In the article “Sheep and Goats: Current Evangelical Thought on the Nature of Hell and the Scope of Salvation” Alan M. Linfield attempts to analyze the current situation in evangelical thought in relation to the problem of Hell and how it was perceived by evangelicals and the problem of salvation.
In fact the author attempts to underline that currently there is a shift in the views on the Hell and salvation in the contemporary society, including evangelicals who were traditionally thought to be quite conservative in relation to these problems. Alan M. Linfield starts with the discussion concerning the views on Hell and he underlines that traditionally it was perceived as an unending torment. The author attempts to present the views of different specialists on this problem and his argumentation seems to be quite persuasive but he obviously lacks the true variety of views discussed. Notably in his analysis of the current views on the Hell and its evolution he basically focuses his attention on conditionalists views that makes the argumentation at large insufficient and lacking critical approach to different trends, including conditionalism as not the only one but one among others.
Furthermore, in the second part of his article Alan M. Linfield, discusses the problem of salvation. Notably he presents the controversial views, a conservative, according to which salvation is accessible for Christians only, and liberal, according to which salvation is universally accessible. This part of the article is obviously more informative and represents much wider range of view on the problem than the first part of the article.
Thus, the article produces a dubious impression, on the one hand it provokes discussions concerning burning problems, on the other hand, partially the articles seems to be one-sided, basically in the discussion of the Hell interpretation.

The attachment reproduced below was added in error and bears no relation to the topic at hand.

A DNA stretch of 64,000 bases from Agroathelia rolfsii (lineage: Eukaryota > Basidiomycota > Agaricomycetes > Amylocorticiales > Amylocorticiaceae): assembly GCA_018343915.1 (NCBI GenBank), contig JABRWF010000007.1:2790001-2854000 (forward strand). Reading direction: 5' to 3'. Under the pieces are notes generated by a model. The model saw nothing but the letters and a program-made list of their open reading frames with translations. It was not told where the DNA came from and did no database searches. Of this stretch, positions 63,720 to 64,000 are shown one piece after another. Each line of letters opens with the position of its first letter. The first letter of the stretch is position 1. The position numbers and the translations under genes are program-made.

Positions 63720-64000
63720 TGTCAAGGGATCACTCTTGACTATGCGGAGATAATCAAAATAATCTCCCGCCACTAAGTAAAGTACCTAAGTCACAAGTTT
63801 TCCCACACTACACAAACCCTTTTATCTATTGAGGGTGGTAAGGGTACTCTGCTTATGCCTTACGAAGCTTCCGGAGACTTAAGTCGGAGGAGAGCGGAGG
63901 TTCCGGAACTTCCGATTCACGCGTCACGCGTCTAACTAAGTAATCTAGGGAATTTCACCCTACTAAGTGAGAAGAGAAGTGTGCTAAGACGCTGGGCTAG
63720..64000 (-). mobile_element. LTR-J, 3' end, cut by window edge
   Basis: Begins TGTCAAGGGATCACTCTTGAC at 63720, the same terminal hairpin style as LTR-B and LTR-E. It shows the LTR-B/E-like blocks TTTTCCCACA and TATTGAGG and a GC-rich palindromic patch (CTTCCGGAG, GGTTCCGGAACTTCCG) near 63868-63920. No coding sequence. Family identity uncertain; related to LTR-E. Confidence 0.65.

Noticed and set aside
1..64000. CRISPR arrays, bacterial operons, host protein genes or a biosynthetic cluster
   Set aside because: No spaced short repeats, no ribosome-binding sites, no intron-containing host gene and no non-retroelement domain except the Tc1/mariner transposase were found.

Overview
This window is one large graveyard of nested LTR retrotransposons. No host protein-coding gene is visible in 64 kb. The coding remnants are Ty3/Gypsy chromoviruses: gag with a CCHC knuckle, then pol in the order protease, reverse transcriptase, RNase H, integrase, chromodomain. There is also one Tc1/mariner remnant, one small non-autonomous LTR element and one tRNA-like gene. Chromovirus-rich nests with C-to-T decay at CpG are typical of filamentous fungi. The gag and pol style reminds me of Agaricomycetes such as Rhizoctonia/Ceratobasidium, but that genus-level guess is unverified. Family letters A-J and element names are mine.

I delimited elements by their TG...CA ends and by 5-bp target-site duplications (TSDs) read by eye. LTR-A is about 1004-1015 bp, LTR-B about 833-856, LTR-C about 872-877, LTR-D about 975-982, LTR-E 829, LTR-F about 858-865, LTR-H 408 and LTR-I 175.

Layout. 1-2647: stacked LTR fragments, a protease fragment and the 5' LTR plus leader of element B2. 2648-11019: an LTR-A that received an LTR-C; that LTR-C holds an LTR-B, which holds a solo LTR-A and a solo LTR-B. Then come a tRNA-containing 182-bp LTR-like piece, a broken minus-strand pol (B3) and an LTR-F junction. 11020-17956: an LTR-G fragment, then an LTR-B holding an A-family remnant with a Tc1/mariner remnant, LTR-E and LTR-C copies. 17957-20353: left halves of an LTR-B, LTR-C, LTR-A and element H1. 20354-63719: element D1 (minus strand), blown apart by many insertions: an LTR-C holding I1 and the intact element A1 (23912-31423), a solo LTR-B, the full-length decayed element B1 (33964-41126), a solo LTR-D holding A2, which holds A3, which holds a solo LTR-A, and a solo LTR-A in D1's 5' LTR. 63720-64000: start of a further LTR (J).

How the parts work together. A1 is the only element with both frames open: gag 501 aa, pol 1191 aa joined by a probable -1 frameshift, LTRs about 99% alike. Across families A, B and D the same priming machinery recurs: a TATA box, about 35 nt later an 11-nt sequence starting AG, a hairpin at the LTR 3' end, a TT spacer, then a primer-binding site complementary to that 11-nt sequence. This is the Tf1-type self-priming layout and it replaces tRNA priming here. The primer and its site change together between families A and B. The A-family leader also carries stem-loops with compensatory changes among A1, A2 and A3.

Taking into consideration the importance of the problems raised by Alan M. Linfield, it is necessary to say that it is very important to discuss them but it is also important to be as objective as possible in order to be too critical in relation to some approaches and too involved into others. At this respect it is really hardly possible to disagree with some statements the author suggests and he depicts quite precisely basic historical views and it is hardly possible to argue that in the past the Hell was perceived quite primitively. Nonetheless, it should be pointed out that views on the Hell as an extremely terrible place are still widely spread among many people, including theologists. At the same time a wider interpretation of the Hell, rather philosophical and the perception of the Hell as a great metaphor or a symbol to a significant extent is also popular and has to be developed nowadays when the general progress of society, science and technologies broaden human eyesight.
The latter is also a reason why the traditional belief that salvation should be accessible only for a limited group of people has to be also reviewed because it seems to be a kind of anachronism and makes such approach to salvation quite dangerous for Christian religion at large since it makes the religion too literal and even, paradoxically it sounds, materialistic while salvation it is primarily spiritual question and in the situation of reconciliation of different religions and growing atheism, it is vitally important to make the idea and the opportunity of salvation possibly wider accessible.
Linfield, Allan M. “Sheep and Goats: Current Evangelical Thought on the Nature of Hell and the Scope of Salvation”, from Vox Evangelica, Vol. XXIV, 1994.